Home Automation with a Custom Wireless Sensor Network

We’re no strangers to home automation projects around here, but it’s not often that you see one described in this much detail. [Paul] designed a custom home automation system with four teammates for an undergraduate thesis project.

The system is broken into two main components; the server and the peripherals. The team designed their peripherals from early prototypes of an upcoming ArduIMU v4 measurement unit. They removed all of the default sensors to keep costs down and reduce assembly time. The units can them be hooked up to various peripherals such as temperature sensors, mains relays, RGB color strips, etc.

The central management of the system is performed using a web-based user interface. The web server runs on Java, and interacts with the peripherals wirelessly. Basic messages can be sent back and forth to either read the state of the peripherals or to change the state. As far as the user is concerned, these messages appear as simple triggers and actions. This makes it very simple to program the peripherals using if, then, else logic.

The main project page is a very brief summary of what appears to be a very well documented project. The team has made available their 182 page final report (pdf), which goes into the nitty-gritty details of the project. Also, be sure to watch the demonstration video below.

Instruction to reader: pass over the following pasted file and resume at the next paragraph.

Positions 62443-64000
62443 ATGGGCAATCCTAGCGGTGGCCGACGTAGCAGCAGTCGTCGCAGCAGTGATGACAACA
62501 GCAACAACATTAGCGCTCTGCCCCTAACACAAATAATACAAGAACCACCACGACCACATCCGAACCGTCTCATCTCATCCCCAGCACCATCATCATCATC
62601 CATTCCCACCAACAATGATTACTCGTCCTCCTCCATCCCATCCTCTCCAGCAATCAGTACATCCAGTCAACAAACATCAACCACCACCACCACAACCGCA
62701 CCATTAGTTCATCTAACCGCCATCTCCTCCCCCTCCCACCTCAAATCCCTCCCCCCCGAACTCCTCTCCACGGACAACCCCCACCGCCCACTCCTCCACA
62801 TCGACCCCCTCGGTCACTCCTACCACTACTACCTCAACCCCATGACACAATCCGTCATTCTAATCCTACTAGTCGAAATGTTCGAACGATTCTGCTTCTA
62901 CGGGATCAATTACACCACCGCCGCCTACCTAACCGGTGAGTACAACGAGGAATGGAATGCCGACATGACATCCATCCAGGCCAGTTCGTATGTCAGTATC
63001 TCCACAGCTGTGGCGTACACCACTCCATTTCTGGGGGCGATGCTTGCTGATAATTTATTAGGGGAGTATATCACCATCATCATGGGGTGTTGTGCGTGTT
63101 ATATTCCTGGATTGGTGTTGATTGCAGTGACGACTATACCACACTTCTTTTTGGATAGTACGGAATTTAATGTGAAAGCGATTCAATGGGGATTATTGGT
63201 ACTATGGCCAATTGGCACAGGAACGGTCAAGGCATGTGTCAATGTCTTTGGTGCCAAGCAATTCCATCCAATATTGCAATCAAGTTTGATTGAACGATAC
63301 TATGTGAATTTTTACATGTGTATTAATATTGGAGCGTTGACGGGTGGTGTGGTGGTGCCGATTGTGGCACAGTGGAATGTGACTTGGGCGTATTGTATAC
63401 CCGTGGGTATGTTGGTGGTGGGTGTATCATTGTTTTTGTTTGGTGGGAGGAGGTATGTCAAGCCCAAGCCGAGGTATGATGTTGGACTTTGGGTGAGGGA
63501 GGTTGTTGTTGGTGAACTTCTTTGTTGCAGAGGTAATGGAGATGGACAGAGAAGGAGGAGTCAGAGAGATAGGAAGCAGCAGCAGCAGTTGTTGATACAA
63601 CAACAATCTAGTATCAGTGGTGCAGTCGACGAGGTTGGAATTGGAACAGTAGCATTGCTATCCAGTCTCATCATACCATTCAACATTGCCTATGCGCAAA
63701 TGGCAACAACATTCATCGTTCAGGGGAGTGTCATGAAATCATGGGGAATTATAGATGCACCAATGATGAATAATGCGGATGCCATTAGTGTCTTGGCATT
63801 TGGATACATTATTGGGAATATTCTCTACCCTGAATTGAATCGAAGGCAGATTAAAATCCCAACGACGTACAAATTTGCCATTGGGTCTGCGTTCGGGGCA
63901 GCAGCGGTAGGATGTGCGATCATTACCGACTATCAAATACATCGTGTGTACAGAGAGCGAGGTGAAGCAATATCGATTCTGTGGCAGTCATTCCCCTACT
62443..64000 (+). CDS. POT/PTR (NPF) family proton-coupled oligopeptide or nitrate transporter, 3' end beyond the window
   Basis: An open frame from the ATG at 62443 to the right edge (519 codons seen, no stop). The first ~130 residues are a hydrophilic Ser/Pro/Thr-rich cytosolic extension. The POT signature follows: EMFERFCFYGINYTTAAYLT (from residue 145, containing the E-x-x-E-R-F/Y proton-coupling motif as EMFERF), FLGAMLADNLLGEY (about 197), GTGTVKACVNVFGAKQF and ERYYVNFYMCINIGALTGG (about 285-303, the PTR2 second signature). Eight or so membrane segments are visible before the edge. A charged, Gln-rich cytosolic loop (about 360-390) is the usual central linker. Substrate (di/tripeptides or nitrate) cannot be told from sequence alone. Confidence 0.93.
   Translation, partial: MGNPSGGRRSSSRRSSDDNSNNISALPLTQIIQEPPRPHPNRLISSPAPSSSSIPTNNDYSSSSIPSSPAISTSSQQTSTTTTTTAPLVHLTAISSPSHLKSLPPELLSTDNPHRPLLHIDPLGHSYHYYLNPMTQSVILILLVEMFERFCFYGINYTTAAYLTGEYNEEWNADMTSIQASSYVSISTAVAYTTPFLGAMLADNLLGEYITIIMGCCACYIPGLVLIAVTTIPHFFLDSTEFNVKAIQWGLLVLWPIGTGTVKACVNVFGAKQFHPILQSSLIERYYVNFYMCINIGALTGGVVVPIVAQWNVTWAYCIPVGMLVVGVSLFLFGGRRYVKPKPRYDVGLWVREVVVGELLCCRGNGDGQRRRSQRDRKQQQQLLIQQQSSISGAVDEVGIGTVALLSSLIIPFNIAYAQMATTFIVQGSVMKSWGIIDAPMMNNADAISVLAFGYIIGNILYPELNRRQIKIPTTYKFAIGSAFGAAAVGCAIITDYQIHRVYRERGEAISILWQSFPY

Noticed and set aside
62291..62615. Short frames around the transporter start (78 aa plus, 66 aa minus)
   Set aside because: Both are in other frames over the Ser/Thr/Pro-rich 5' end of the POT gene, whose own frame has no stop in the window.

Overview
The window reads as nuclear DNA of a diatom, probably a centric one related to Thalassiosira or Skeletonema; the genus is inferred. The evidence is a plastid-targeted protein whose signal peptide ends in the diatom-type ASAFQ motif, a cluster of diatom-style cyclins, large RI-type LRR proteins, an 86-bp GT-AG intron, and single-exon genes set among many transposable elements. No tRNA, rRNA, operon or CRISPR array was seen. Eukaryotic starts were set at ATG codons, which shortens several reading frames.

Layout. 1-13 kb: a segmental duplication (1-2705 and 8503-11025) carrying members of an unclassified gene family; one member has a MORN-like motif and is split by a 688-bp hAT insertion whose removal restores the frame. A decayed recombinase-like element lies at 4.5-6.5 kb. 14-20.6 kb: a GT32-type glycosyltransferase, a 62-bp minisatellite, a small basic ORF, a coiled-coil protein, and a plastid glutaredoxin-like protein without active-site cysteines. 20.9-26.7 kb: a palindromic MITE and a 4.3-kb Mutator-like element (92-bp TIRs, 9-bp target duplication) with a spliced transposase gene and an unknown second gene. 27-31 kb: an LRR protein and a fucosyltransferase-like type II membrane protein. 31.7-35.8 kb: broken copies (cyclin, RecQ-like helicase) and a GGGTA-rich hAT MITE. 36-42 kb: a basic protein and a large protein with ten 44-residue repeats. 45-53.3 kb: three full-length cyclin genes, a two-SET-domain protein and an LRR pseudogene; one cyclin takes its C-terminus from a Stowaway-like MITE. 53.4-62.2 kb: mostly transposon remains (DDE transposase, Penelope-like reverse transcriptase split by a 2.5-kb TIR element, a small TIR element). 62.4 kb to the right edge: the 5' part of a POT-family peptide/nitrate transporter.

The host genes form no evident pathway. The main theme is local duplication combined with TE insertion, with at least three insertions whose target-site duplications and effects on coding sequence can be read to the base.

5 thoughts on “Home Automation with a Custom Wireless Sensor Network

  1. Interesting, but the pdf describes how it takes on the order of tens of seconds to turn things on and off, citing the slowness of the raspberry pi as the reason, only suggesting their own lack of ‘optimisations’ as a factor.
    This can’t be correct. It seems they put more thought into cutting their demo video to disguise this shortcoming rather than spend time optimising their code! Not something I’d expect of university students really.

    1. Hi Stu,

      Actually, we achieved significant speedup by switching the server to an x86-based laptop instead of the RPi. We likely could have made the system work more expeditiously with the RPi by modifying the web server/GUI component, but limited time constraints forced us to simply upgrade our base station hardware to the x86 laptop you see in the video.

  2. Pretty neat start. I’m guessing that the idea is to offer people a full low-cost home automation system, or instructions to build their own? I’d love to see the system set up with more sensors, sensors triggering actions and data logging.

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